Friday, October 09, 2009

Journalism Should Own Its Liberal Bias

And then manage it, challenge it, and account for it

An important first step is to abandon the notion, popularized by Thomas Frank in What’s the Matter with Kansas?, that white working class voters are suckers, willing to cast ballots against their economic interests because corporations and evangelical Christians have scared the bejesus out of them with phony issues like gay marriage, abortion, government takeover of the healthcare system, and distribution of condoms in the schools.

These voters are not stupid. Unlike upscale youngsters in Cambridge, the Upper West Side, and Berkeley, who are equipped financially and psychologically to go with the sexual flow, the children of folks casting ballots for Republicans often get into big trouble when they get pregnant (see, Sarah Palin’s daughter) or tell their teacher to go to hell. To many of their parents, the school system has no business handing out condoms, in effect encouraging early sex. The overwhelming majority of Republican voters already have health insurance and they have genuine concerns about the damage to that coverage that government might do. These are people who arguably lose some of what they have when resources are redistributed under policies mandating, for example, affirmative action and busing. The mindset that perceives these voters as dumb jerks is what permitted a reporter and a series of Washington Post editors to let a description of evangelical Christians as “largely poor, uneducated and easy to command” go unquestioned into a front-page story.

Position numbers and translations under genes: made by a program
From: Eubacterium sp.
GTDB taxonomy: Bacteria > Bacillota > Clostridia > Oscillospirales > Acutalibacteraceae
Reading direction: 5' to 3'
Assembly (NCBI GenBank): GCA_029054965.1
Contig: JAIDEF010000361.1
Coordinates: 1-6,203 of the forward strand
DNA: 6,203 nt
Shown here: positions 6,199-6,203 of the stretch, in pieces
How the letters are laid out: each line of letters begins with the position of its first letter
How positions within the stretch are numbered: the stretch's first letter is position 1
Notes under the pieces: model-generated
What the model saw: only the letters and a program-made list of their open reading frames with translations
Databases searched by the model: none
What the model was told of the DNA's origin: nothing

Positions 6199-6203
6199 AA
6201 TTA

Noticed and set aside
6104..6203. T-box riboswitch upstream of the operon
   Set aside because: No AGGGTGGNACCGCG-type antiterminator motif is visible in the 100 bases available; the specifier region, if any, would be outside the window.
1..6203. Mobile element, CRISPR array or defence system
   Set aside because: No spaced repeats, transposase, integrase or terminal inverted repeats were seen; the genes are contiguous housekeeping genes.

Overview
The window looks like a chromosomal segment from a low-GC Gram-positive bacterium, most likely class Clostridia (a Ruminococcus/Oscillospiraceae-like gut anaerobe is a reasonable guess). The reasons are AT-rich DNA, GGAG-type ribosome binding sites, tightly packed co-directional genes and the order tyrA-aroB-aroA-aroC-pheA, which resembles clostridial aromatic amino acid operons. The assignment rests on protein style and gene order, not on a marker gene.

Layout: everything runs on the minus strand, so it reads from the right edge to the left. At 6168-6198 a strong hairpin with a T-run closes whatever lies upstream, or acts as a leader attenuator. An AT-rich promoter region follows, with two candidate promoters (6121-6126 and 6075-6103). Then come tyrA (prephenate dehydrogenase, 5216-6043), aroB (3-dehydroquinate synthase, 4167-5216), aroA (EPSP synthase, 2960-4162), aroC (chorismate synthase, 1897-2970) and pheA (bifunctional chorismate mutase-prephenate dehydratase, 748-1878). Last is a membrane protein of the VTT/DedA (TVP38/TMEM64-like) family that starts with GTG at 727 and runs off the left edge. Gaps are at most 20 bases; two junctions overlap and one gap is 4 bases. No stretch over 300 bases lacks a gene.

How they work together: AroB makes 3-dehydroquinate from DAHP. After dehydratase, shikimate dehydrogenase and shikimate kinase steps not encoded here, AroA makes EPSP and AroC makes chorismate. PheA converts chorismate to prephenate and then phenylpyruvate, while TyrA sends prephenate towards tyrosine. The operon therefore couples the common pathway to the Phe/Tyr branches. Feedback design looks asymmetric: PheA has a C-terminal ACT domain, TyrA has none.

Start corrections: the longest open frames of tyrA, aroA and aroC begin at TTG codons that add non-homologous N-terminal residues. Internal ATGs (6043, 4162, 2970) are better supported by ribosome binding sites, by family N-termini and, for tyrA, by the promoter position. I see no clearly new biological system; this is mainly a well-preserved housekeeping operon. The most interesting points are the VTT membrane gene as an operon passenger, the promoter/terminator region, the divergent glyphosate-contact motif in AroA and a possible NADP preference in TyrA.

It's easier to dismiss disagreeing opinions if you first marginalize and stereotype dissenters.